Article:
- Development & Aid
- Economy & Trade
- Human Rights
- Global Governance
- Civil Society
Tuesday, August 4, 2015
- Few in Pakistan believe that a presidential ordinance, passed earlier this month, regulating organ transplantation will stop a flourishing but gruesome trade in human kidneys. ''The trade will go on as long as there are poor and healthy donors around as well as rich patients needing a kidney and ready to pay the price. It will only go underground,’’ Shahzad Rizwan, 30, told IPS. Rizwan should know. He sold one of his kidneys four years ago to pay off a loan of Rupees 22,000 (366 US dollars) that he took when his wife underwent a caesarean section.
''Nobody had any objection (to the trade) till the agents became too greedy and stopped paying the promised amounts to donors…this is the real issue," Rizwan said. After attempts at legislation over several years failed, the Supreme Court, in July, took suo moto notice of complaints that poor people were being coerced into selling kidneys cheap, and ordered the government to bring in regulations.
But there are many loopholes in the ordinance promulgated on Sep. 3. For a start, it does not completely ban 'unrelated' donations. A clause allows kidney donations to be made by people not related to the recipient, provided they are "voluntary, genuinely motivated and without duress or coercion."
"Any law is only as good or as bad as society makes it to be," commented Prof. Anwar Naqvi of the Sindh Institute of Urology and Technology (SIUT) in Karachi. ‘’Now at least action can be taken to curb a nefarious activity that enjoyed complete legal impunity,’’ Naqvi, a campaigner for regulatory laws, told IPS.
In May, when Lahore police busted ten hospitals the impunity was all too apparent. ‘’There was no law that said that trade of this kind was illegal," explained Sajjad Hassan Khan Manj, superintendent police in the Kot Lakhpat area where the hospitals are located. "The hospitals showed us consent forms duly signed or stamped by so-called consenting donors."
As patients, suffering from end-stage renal diseases, began flocking in from the United States and Europe, and the oil-rich Arab countries of the Middle East, Pakistan had acquired the unsavoury reputation of being one of the world’s ‘kidney bazaars.’
"In 2006, some 2,000 kidney transplants took place in Pakistan. Of these 500 were donations from family, 500 were Pakistanis who had a family match but bought kidneys as either the donors were reluctant or the recipient thought that it would jeopardise the life of the donor. A further 1,000 transplants were carried out on foreigners, a vast majority of whom were from Saudi Arabia," says Naqvi.
While Saudi Arabia has a cadaver-based donation programme, many Saudis are reluctant to gift their organs after death because of religious and cultural beliefs.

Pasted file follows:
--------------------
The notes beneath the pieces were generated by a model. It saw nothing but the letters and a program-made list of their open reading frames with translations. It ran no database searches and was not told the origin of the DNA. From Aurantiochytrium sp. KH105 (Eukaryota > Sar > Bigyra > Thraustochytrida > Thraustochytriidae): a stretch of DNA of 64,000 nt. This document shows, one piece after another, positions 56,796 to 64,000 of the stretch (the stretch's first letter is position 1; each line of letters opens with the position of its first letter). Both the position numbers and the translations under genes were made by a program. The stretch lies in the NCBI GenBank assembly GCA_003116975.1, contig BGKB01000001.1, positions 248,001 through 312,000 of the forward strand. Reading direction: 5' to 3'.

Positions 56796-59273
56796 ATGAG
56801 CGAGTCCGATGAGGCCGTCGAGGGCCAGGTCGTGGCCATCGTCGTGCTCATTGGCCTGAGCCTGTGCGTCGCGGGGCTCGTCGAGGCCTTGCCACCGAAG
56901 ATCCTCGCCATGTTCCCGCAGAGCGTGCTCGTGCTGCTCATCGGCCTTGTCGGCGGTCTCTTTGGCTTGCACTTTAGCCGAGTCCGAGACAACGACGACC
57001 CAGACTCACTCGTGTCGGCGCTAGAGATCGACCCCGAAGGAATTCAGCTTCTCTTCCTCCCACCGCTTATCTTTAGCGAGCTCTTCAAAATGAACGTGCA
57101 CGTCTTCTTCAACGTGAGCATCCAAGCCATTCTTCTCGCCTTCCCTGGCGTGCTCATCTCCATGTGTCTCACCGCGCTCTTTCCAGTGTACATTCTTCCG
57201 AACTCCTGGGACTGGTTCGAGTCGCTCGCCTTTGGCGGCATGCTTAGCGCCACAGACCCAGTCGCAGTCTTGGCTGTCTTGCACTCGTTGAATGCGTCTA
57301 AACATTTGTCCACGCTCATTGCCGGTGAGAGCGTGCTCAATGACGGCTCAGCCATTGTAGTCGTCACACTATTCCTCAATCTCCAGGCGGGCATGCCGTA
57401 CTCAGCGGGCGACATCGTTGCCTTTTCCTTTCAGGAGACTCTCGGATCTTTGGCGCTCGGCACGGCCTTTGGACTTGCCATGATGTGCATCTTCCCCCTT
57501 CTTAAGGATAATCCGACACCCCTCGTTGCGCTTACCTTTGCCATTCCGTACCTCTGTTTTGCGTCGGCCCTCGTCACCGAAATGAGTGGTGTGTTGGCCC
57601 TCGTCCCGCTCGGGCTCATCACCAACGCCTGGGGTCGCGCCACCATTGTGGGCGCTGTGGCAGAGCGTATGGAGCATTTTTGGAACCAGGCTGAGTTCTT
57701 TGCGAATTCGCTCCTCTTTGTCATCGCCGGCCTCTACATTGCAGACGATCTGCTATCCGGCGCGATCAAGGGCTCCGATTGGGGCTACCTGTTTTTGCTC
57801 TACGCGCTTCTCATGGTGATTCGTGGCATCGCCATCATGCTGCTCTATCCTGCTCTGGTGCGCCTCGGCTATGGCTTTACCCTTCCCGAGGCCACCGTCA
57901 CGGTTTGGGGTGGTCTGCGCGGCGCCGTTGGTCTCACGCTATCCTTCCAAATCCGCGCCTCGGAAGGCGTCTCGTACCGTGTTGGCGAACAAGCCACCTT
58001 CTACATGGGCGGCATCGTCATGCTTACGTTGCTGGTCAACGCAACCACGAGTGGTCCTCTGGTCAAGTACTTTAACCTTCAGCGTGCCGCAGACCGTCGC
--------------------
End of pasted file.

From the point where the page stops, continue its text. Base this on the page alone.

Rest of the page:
Dr Ahsan M. Khan, executive director of the Masood Hospital in Lahore, a leading institution for kidney transplants and among the ten hospitals which were raided for alleged involvement in the trade, said he doubted whether the ordinance will curb the trade.
''Like (illegal) abortions, this will go on. Instead of expert teams of surgeons performing in well-reputed institutions, the transplants will be carried out by non-qualified hands," says Ahsan. He cited the example of India which banned commercial transplants more than a decade ago, but where the practice has gone underground.
The new transplant law stipulates the setting up of evaluation committees in each institution where a minimum of 25 transplants are carried out annually. These committees will include two notables from civil society to ensure no foul play or exploitation of the poor to benefit the rich takes place.
The law also instructs creation of a monitoring authority at the federal level that will include senior members from the medical fraternity. An important function of this body will be to frame rules and eligibility for certification of transplant centres and professionals and carry out inspections.
"There may still be some areas that need to be revised to purge it of misuse," acknowledges Naqvi. ‘’The ordinance may not be perfect, there is always room for improvement."
The new law also calls for urgent efforts on two fronts. ‘’We must improve our dialysis service and begin work on promoting a cadaveric donation programme,’’ says Sajjad Hussain, a Lahore-based urologist and transplant surgeon. At the moment there are an estimated 7,500 people on dialysis with only 140 centres in the public and private sector – some of them having just one or two dialysis machines.
Dr Sanaullah, a consulting urologist at Lahore General Hospital, says unrelated donations cannot be done away with completely. "Often diseases run in families, including those leading to kidney failure. That makes it difficult to find healthy relatives who are able to donate a kidney.’’
He is also concerned that apart from not having enough dialysis centres, even the quality was not up to the mark. "The machines we use are obsolete and outdated, technicians not properly qualified, and there is a very small pool of good nephrologists – our dialysis services need to be completely overhauled.’’
A better alternative, he said, would have been to make the state responsible for legalising and regulating 'donations'. "This will ensure that donors are adequately compensated and provided health insurance. It will also help eliminate the black market in organs and making transplantation safe for both donors and recipients.’’
(*Reporting for this story was supported by the United Nations Development Programme through its Asia Pacific Human Development Media Fellowship)